5 items tagged "pregnancy"

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Your desire to have children

Whether you are a man with HIV or a woman with HIV, under a doctor’s supervision, it is possible for you to have a healthy baby. If you take certain precautions, it will be nearly impossible for you to pass on your HIV to your baby.

HIV+ alien & pregnancy

What are your rights if you no longer have any possible legal remedies as an alien and you are pregnant?

You will have a right to accommodation for four weeks before and six weeks after you give birth, and you will be insured against medical expenses during that period.

What if you find out during your pregnancy that you are HIV positive and you don't have documents of legal residency in the Netherlands?

Under certain conditions, you can start an application procedure for residency on the basis of a medical emergency.

What if you have become pregnant by a Dutch partner?

If your partner is Dutch, he (or she) can acknowledge the unborn child as his (or her) child already before it is born. The child will then automatically receive the Dutch nationality.

Does your newborn baby need to be registered at the Registry Office at City Hall?

Every newborn baby must be registered with the Registry Office of the municipality in which it was born. This gives the child the "right to exist". This is something different from its having a legal status, since that depends on the status of the child's parents.


end faq

Information for mother-to-be

This brochure provides answers to many questions that HIV positive women have before
pregnancy as well as during and after pregnancy.mother to be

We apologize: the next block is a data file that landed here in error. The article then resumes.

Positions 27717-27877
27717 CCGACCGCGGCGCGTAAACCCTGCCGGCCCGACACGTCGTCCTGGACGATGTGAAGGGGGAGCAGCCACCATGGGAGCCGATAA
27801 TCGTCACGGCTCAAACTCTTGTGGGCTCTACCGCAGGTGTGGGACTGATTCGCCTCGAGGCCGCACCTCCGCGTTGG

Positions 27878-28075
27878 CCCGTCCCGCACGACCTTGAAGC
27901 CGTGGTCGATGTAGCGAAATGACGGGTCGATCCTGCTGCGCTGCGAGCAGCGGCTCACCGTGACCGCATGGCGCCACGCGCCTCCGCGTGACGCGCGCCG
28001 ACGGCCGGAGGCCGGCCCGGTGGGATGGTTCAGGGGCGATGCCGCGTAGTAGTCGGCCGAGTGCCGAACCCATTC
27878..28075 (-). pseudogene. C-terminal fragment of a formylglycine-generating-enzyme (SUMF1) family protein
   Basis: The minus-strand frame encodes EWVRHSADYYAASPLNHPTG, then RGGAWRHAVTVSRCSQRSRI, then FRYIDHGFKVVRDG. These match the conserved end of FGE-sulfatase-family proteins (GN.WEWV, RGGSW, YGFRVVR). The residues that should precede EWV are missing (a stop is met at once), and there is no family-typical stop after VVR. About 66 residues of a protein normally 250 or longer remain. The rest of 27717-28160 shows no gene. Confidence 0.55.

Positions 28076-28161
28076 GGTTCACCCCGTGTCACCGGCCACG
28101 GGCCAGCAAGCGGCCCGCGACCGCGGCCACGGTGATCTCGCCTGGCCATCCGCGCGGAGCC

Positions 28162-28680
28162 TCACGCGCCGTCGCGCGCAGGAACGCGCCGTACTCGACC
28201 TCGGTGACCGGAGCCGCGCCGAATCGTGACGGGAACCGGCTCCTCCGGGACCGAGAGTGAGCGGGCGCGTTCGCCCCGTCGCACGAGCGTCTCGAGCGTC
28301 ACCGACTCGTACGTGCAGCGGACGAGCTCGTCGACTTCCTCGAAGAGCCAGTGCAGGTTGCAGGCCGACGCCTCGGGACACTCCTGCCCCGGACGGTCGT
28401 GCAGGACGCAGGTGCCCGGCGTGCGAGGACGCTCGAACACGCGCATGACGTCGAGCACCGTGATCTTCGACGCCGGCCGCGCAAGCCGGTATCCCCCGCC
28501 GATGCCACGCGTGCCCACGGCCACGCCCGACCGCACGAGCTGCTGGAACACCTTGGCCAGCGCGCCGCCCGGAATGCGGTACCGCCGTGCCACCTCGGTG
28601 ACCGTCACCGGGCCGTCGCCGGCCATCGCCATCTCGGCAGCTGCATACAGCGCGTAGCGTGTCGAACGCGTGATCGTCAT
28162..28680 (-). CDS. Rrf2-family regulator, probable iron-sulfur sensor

If you are HIV positive and pregnant, there are additional worries: you ask yourself whether your baby will be born HIV positive, you may become worried about your own health and perhaps you wonder whether you will be able to take good care of your baby. Perhaps you regret that you will not be able to breastfeed your baby and maybe you have apprehensions about all the medical fuss surrounding your pregnancy.

However, every year hundreds of HIV positive women give birth to babies. With correct medical care the chance that the baby will be HIV positive is very small: less than 1%. In spite of the worries that come along with this situation, most women can enjoy pregnancy as well as being a mother. Why not try that: do not let yourself be shut out because of the limitations
that come along with an HIV infection. If you are having a diffi cult time, just think of all the women before you who are now happy mothers of healthy babies.

Read the brochure online (pdf).

What positive women and an HIV nurse have to say

Why aren’t you breastfeeding your baby?
I gave birth on Saturday, and on Monday they took a blood sample from her tiny hand. I felt really sorry for her, and it made me feel awfully guilty. The results were good. After six weeks she was tested again, and those results were good too. She will be tested for the last time a month from now, and then we will know for sure that everything is okay. I will be happy when I know that she is completely free. During the pregnancy I thought: ‘Those tests are not so nerve wracking, since the chance is so slight that things will go wrong.’ But it wasn’t until they told me the results that I noticed that I had been stressed about it. It had more of an impact on me than I had expected. It is really my biggest fear that Noni could have it.

Pregnancy - desire to have children

Regardless of whether you are a man or a woman, and despite your HIV, you can still have a healthy baby under proper supervision from a doctor. If you take certain precautions, it is practically impossible for your baby to get HIV from you. Also since your life expectancy with HIV is more or less normal, HIV doesn’t need to stand in the way of your desire to have children. The only difference is that as a positive woman you cannot breastfeed your baby and your baby will have to take HIV medications for a month. Even though there is almost no chance that your baby will be born with HIV, many new parents (and parents-to-be) are very worried until they get the final results. You also need to think about how the people around you will react: do they realise that you have HIV? And when will you tell your child? Every positive mum or dad will find her or his own way of dealing with these issues. You can get important guidance from your HIV doctor or internist and your HIV nurse. And it is also a good idea to get in touch with other people with HIV who are – or want to become – mothers or fathers.


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